Tying the CNOT: CNOT1 regulates poly(A) tail length at the end and the beginning

Williams, Kathryn (2021) Tying the CNOT: CNOT1 regulates poly(A) tail length at the end and the beginning. PhD thesis, University of Nottingham.

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Poly(A) tails affect multiple aspects of gene regulation: they help identify mRNAs for nuclear export, enhance translation efficiency, and are essential to regulating mRNA degradation rate. A poly(A) tail of 200-250 residues is thought to be uniformly added to newly synthesised mRNA and later gradually removed in the cytoplasm, allowing degradation of the mRNA itself.

Previous work in the lab showed that poly(A) tail addition is not uniform; soon after serum induction, transiently expressed mRNAs are exported with long poly(A) tails, but towards the end of the transcription pulse the tails of new transcripts are much shorter. In contrast, housekeeping mRNAs consistently receive only 30-70 adenosines both before and throughout the serum response and do not appear to be gradually deadenylated.

Given these controversial findings, the work presented here began by assessing the suitability of the PCR-based PAT assay for detecting differences in poly(A) tail length. This was achieved by comparing poly(A) length measurements obtained using the PAT assay with those using RNase H northern blots, which detected RNA directly. PAT assays of chromatin-associated, nucleoplasmic and cytoplasmic fractions then revealed that in NIH 3T3 cells, the poly(A) tail lengths of most mRNAs tested were determined before release from the chromatin. For the remainder of mRNAs, poly(A) tail lengths were determined in the nucleoplasm. Genome-wide analysis of poly(A) tails using adapted RNA-Seq (PQ-Seq) showed that in NIH 3T3 cells, nuclear regulation of polyadenylation was widespread and was not limited to the mRNAs previously selected for PAT. Short poly(A) tails were associated with reduced stability of transiently expressed transcripts, and it logically follows that nascent poly(A) regulation resulting in production of short-tailed transcripts at the end of the response may enhance the precision with which gene expression is controlled. Specifically, production of unstable transcripts at the end of the serum response would sharpen the peak in mature mRNA levels, limiting the time during which translation can occur.

Knockdown of the mRNA encoding the CCR4-NOT deadenylase subunit, CNOT1, increased chromatin and/or nucleoplasmic poly(A) tail size for all mRNAs tested, indicating it was involved in nuclear poly(A) tail regulation. Furthermore, the magnitudes of these changes were gene-specific. Preliminary data suggested that CCR4-NOT-dependent initial poly(A) regulation may also occur in human cells. As well as increasing initial poly(A) length (and therefore presumably enhancing transcript stability), Cnot1 knockdown caused decreases in pre-mRNA levels of all mRNAs tested. Together, these data suggested that the CCR4-NOT complex may mediate mRNA homeostasis in mammalian cells.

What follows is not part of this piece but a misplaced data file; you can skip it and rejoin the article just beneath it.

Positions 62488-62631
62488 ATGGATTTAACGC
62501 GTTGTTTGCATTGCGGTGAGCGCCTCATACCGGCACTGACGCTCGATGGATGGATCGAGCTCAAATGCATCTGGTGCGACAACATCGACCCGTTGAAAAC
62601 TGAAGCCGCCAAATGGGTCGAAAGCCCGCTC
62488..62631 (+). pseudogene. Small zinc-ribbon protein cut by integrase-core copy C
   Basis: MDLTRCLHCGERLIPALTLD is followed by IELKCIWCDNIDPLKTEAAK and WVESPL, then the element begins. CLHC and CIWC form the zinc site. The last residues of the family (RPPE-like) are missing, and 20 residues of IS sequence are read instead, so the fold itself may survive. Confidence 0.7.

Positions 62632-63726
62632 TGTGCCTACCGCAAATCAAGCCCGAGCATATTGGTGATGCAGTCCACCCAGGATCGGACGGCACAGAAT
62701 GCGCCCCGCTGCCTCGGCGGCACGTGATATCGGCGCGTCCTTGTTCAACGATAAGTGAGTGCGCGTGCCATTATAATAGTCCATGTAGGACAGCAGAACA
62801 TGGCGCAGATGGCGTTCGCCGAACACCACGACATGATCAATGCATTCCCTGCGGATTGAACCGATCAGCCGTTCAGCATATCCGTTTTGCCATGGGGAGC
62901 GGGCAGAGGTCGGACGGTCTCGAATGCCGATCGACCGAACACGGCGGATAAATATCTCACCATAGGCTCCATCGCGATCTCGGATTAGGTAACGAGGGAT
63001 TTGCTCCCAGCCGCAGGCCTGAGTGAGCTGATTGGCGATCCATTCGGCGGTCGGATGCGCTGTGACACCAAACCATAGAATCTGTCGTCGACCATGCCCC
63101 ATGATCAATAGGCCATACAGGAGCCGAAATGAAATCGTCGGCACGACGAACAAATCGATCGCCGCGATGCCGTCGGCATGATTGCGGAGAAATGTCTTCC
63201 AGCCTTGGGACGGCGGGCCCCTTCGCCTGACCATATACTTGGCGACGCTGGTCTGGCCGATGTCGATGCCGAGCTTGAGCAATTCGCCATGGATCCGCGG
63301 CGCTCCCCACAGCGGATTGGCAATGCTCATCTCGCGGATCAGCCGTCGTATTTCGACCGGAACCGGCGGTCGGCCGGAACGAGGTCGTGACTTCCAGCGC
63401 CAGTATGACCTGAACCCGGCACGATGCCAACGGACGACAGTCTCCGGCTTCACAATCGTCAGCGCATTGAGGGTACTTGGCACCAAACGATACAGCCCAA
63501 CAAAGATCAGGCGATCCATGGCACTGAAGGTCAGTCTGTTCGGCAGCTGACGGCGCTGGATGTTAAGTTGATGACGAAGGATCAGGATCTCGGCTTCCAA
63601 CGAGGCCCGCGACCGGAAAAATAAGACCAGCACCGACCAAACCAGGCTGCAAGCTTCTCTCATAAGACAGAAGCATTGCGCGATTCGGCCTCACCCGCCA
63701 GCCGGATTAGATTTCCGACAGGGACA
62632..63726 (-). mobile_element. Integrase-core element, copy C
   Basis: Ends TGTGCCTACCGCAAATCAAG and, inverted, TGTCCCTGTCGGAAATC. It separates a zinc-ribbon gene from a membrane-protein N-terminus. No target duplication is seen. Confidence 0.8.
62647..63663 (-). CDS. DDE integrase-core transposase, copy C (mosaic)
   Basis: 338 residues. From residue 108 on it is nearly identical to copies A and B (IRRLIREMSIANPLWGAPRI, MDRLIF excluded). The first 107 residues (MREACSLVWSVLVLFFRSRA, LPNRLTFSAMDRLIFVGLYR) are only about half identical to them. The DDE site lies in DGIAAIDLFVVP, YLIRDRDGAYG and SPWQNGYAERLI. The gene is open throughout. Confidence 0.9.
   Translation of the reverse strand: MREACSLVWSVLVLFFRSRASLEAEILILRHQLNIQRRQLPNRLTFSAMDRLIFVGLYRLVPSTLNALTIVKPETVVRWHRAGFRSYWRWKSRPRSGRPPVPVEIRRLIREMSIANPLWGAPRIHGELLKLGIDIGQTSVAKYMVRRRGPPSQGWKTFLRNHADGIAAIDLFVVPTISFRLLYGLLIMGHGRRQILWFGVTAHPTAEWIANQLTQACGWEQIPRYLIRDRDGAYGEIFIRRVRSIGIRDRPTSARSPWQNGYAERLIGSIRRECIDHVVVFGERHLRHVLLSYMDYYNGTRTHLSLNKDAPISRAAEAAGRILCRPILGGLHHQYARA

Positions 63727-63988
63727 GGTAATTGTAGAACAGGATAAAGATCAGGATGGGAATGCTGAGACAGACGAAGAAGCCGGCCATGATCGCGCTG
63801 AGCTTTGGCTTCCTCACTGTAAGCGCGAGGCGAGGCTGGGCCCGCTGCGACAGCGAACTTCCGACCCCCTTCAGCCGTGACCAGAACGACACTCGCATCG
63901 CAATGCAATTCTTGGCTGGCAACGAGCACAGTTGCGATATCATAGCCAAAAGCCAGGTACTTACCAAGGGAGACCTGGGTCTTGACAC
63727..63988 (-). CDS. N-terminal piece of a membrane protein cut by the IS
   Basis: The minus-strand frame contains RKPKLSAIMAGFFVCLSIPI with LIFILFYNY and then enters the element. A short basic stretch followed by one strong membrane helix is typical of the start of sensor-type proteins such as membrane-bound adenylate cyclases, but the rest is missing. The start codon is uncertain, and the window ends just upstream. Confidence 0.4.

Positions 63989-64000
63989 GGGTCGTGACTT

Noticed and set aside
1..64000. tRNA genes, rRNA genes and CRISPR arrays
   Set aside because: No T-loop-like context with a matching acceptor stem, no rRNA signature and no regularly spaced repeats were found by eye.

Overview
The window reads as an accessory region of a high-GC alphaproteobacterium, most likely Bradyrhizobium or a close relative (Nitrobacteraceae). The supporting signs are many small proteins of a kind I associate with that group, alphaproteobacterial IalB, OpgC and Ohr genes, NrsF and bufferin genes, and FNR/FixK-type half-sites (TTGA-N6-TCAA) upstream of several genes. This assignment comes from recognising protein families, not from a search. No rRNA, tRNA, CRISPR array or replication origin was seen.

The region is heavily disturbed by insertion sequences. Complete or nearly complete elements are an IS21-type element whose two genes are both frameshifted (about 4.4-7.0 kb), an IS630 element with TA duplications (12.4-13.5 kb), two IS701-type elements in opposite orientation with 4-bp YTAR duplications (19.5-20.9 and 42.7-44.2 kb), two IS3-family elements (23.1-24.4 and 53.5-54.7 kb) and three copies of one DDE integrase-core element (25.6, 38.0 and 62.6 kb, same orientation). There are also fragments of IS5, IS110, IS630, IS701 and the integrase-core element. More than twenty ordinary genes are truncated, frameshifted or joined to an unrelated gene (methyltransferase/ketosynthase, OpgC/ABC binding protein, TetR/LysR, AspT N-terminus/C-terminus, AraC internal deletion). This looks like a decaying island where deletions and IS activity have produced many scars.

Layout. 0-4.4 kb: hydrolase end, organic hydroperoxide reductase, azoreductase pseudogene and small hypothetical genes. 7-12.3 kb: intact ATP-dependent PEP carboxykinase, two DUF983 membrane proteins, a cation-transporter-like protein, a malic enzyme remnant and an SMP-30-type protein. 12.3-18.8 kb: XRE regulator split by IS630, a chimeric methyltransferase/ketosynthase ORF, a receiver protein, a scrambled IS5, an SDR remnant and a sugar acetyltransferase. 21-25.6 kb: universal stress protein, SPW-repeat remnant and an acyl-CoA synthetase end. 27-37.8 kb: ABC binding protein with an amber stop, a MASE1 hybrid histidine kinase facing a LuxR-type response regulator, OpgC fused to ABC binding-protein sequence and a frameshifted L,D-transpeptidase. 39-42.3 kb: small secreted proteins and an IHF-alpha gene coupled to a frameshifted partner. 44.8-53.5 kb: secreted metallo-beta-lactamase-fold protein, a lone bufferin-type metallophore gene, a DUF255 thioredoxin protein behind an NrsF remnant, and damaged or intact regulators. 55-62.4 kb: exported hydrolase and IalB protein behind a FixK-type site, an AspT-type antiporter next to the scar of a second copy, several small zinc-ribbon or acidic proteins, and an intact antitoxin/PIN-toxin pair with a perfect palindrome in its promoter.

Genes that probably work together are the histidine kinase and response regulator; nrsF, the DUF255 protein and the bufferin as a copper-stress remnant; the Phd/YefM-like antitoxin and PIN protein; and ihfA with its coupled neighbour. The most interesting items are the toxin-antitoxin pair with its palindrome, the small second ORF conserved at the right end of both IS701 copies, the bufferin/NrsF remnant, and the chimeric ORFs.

Several lines of enquiry were followed to explore the mechanism through which CNOT1 both limited initial poly(A) length and seemingly promoted mRNA production. Although the exact mechanism remained elusive, differential effects of RNAi-mediated depletion versus pharmacological inhibition of the complex’s CAF1 subunit suggested that the documented involvement of CCR4-NOT in both deadenylation and transcription elongation may have been significant.

The above findings complement work from other groups showing changes to CCR4-NOT subunit levels in different physiological conditions (e.g. nutrient deprivation, B cell activation). Specifically, levels of CCR4-NOT may be adjusted to simultaneously affect both mRNA production (through promoting transcription elongation) and nuclear determination of cytoplasmic mRNA stability (through promoting nuclear deadenylation). In this way, the mammalian CCR4-NOT complex may mediate high and low mRNA turnover states according to the state of the cell.

Item Type: Thesis (University of Nottingham only) (PhD)
Supervisors: de Moor, Cornelia
Wattis, Jonathan
Keywords: CNOT1, Poly(A)
Subjects: Q Science > QH Natural history. Biology > QH426 Genetics
R Medicine > RM Therapeutics. Pharmacology
Faculties/Schools: UK Campuses > Faculty of Science > School of Pharmacy
Item ID: 66534
Depositing User: Williams, Kathryn
Date Deposited: 31 Dec 2021 04:41
Last Modified: 31 Dec 2021 04:41
URI: https://eprints.nottingham.ac.uk/id/eprint/66534

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